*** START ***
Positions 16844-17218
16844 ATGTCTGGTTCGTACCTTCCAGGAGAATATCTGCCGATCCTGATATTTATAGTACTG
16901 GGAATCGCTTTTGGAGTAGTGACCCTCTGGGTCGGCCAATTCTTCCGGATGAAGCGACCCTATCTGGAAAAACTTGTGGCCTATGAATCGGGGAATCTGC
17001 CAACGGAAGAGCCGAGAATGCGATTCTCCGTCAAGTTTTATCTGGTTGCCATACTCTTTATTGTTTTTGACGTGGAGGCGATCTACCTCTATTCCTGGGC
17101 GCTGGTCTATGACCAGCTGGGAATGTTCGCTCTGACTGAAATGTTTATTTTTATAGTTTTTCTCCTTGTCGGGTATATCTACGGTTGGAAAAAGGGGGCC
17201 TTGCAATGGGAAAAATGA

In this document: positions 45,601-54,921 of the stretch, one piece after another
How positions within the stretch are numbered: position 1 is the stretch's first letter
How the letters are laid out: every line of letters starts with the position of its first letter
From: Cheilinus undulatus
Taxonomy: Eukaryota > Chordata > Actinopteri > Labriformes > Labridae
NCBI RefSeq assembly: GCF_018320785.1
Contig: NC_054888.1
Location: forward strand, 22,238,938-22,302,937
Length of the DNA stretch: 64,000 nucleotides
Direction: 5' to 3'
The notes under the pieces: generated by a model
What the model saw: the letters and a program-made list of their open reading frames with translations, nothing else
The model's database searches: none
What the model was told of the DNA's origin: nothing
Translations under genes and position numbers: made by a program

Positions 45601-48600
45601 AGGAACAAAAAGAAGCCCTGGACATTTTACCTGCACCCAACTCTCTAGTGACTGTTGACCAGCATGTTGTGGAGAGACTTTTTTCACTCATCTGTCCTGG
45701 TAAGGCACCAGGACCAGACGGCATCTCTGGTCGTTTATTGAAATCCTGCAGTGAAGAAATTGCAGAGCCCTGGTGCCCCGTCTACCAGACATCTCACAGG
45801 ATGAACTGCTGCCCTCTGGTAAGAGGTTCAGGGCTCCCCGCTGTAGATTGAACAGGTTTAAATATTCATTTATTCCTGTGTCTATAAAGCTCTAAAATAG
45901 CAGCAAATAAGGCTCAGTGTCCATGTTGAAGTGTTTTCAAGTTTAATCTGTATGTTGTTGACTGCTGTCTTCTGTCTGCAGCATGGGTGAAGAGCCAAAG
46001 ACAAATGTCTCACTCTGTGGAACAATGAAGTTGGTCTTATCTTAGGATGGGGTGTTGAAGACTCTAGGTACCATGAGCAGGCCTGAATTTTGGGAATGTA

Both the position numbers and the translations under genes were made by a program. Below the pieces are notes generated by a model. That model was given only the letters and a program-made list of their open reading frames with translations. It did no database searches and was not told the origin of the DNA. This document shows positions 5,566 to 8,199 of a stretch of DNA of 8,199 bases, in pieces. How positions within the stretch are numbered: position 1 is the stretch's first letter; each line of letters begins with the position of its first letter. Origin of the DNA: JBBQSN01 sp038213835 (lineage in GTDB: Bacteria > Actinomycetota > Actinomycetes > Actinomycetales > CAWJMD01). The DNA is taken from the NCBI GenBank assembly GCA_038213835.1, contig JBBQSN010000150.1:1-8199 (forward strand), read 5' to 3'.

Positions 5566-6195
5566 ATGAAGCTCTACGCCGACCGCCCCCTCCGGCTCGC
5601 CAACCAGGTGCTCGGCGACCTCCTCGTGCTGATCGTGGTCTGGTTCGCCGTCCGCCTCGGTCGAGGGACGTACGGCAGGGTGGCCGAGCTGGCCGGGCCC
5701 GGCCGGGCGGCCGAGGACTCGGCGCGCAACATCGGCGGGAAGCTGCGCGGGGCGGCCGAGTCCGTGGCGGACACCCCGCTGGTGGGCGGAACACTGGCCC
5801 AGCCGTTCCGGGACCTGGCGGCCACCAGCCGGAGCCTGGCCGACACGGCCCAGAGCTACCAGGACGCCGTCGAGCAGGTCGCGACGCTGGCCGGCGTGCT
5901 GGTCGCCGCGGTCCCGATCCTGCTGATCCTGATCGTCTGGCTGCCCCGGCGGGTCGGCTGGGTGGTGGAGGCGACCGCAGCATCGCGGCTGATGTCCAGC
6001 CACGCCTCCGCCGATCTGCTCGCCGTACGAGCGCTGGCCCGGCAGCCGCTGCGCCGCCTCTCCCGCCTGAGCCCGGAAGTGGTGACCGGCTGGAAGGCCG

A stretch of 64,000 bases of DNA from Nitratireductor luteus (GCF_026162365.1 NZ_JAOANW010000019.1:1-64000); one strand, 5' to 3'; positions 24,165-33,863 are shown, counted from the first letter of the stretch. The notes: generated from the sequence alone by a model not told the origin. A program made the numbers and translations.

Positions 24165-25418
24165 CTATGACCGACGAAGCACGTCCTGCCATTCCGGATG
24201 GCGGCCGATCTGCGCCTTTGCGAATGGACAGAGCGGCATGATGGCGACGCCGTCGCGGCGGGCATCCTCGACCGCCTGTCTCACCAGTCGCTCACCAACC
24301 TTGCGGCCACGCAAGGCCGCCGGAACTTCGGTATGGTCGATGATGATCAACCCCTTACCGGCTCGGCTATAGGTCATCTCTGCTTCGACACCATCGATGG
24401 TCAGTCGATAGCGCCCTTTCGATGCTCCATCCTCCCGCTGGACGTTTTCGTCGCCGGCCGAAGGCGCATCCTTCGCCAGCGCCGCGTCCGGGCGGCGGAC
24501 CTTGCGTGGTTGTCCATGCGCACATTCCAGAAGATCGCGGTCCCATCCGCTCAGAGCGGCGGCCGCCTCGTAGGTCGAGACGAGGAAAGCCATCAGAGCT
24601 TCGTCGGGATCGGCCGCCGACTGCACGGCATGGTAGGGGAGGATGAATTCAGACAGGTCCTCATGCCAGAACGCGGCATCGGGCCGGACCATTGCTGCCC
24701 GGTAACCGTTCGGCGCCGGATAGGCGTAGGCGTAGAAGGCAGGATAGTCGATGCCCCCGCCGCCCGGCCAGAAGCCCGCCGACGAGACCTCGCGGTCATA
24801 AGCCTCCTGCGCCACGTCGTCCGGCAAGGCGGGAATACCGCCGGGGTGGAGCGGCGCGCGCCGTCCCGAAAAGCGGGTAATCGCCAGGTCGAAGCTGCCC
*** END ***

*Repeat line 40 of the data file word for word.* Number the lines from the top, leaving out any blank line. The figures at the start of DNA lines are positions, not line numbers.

24301 TTGCGGCCACGCAAGGCCGCCGGAACTTCGGTATGGTCGATGATGATCAACCCCTTACCGGCTCGGCTATAGGTCATCTCTGCTTCGACACCATCGATGG